If an employer and employee cannot agree on the dates for taking annual leave, the employer will choose the dates for half of the leave period and the employee will choose the dates for the other half. 

Leave not taken must be cashed out 

If an employee hasn’t taken all their entitled leave, or if they haven’t been granted all of it, they will receive their regular daily pay for each day of leave that is still owed to them at the end of a 12-month period. However, an employer can make it a requirement that half of an employee’s total annual leave must be used. 

Part-time employees 

Part-time employees who have served the company for 12 months are also entitled to fully paid annual leave calculated by the following formula:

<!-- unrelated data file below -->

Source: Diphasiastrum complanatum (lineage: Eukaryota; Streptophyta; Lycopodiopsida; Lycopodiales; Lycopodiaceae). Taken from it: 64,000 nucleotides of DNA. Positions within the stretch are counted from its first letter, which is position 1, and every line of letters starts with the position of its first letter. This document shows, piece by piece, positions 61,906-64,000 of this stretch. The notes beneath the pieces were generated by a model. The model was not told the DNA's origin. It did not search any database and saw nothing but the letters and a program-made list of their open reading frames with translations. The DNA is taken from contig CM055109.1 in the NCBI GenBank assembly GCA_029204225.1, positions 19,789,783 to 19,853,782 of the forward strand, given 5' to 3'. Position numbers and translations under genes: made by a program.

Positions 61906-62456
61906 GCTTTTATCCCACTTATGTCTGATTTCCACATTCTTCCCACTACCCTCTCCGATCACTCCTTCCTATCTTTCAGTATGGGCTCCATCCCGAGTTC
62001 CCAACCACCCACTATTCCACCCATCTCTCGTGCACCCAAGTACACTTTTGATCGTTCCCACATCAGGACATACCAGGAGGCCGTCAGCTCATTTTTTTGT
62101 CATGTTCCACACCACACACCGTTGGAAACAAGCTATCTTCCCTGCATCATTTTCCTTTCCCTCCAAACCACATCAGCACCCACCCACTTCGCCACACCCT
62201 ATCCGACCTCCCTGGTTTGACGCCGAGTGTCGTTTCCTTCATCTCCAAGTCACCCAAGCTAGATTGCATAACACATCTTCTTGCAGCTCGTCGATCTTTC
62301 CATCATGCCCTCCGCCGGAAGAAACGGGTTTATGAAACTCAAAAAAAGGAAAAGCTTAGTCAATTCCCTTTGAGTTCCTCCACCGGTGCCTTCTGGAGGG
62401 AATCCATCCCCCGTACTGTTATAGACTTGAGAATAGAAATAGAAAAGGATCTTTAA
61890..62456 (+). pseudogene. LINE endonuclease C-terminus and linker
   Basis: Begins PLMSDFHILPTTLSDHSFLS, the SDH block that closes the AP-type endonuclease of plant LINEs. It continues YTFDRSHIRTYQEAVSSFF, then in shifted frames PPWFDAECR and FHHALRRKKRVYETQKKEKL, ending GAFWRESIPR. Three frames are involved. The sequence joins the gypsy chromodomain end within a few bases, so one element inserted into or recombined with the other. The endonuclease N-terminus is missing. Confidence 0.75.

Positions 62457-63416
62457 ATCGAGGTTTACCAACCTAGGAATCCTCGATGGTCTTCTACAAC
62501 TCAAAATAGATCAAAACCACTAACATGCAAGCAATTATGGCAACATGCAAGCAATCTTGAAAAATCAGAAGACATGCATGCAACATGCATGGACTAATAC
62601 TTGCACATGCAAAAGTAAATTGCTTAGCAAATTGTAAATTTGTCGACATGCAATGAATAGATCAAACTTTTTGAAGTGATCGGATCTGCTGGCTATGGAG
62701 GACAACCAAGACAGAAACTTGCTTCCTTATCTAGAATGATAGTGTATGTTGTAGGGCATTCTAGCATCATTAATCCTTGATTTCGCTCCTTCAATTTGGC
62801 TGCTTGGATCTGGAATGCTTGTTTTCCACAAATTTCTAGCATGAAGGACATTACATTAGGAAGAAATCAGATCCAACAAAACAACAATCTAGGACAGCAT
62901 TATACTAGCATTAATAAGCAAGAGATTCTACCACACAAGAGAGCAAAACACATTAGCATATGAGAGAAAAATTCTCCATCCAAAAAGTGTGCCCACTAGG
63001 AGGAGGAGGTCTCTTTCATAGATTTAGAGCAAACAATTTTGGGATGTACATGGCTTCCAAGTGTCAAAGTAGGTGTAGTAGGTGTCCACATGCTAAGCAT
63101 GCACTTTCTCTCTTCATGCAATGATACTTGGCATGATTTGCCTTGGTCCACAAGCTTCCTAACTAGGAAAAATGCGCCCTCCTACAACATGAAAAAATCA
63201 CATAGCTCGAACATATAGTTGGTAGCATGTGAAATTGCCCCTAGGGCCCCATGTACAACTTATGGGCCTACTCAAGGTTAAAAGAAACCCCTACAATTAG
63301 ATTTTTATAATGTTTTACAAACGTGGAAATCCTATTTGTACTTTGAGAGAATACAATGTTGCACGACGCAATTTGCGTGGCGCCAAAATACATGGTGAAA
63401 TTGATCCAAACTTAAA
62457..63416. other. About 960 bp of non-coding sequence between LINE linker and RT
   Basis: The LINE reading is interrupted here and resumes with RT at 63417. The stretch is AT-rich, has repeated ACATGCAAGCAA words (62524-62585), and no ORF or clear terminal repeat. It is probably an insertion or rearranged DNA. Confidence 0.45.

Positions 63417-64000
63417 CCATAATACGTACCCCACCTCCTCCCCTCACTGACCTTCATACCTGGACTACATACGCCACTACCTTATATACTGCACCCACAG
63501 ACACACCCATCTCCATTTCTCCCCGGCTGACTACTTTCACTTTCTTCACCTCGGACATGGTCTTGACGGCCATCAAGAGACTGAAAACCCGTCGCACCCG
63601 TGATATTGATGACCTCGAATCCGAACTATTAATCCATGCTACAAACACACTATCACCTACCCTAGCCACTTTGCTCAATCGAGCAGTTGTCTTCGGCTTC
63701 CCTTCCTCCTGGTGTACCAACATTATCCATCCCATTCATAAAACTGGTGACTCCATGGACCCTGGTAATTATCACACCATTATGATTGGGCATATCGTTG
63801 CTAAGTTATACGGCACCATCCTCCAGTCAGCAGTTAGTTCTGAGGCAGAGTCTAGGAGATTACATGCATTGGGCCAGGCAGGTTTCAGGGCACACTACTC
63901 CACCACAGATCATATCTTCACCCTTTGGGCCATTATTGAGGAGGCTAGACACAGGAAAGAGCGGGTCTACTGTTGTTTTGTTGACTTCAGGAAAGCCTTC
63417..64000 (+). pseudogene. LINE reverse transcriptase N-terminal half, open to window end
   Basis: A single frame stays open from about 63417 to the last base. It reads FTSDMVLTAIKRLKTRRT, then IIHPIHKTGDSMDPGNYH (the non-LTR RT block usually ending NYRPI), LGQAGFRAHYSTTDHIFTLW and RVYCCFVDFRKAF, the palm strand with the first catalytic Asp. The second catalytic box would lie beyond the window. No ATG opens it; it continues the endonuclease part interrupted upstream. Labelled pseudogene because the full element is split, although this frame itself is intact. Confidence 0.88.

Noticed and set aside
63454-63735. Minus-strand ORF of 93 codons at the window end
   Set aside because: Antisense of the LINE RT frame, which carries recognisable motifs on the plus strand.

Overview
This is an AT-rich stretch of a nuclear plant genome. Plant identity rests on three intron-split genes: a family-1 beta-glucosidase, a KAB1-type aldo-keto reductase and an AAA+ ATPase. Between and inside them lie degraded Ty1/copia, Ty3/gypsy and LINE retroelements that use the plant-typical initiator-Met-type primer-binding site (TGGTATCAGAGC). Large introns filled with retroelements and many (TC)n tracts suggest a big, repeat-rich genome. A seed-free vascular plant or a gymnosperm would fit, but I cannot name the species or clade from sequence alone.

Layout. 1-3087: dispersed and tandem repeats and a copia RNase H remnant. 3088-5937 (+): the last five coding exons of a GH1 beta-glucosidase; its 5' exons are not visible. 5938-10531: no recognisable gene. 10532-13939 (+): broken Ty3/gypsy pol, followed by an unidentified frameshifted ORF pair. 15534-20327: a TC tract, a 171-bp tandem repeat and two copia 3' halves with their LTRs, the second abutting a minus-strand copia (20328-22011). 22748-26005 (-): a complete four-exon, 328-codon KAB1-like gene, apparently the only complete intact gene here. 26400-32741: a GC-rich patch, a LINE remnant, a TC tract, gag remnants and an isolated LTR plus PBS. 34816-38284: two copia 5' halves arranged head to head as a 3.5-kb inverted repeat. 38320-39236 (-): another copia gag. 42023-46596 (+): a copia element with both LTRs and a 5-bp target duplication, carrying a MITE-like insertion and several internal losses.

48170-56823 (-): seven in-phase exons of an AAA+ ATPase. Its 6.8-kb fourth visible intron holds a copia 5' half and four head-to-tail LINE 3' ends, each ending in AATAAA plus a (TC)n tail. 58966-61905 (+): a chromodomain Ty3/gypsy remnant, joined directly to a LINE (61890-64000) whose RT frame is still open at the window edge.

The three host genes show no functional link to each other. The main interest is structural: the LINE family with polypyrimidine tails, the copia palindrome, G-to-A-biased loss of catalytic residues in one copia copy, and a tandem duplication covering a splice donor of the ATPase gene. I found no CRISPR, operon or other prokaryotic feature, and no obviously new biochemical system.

N/W x Y  

N – the number of days the employee is required to work in a week 

W – the number of working days in a week for a full-time employee in a comparable position 

Y – the number of days of annual leave that the employee is entitled to. 

Payout 

Annual leave is paid by the employer. An employee continues to receive a regular salary during the leave. 

Holidays

  • 1st January – New Year’s Day

  • 2nd January – New Year’s Holiday

  • 28th January – Thaipoosam Cavadee

  • 1st February – Abolition of Slavery

  • 12th February – Chinese Spring Festival

  • 11th March – Maha Shivaratree

  • 12th March – Independence and Republic Day

  • 13th April – Ougadi

  • 1st May – Labor Day

  • 14th May – Eid-Ul-Fitr

  • 11th September – Ganesh Chaturthi

  • 1st November – All Saints’ Day

  • 2nd November – Arrival of Indentured Labourers

  • 4th November – Diwali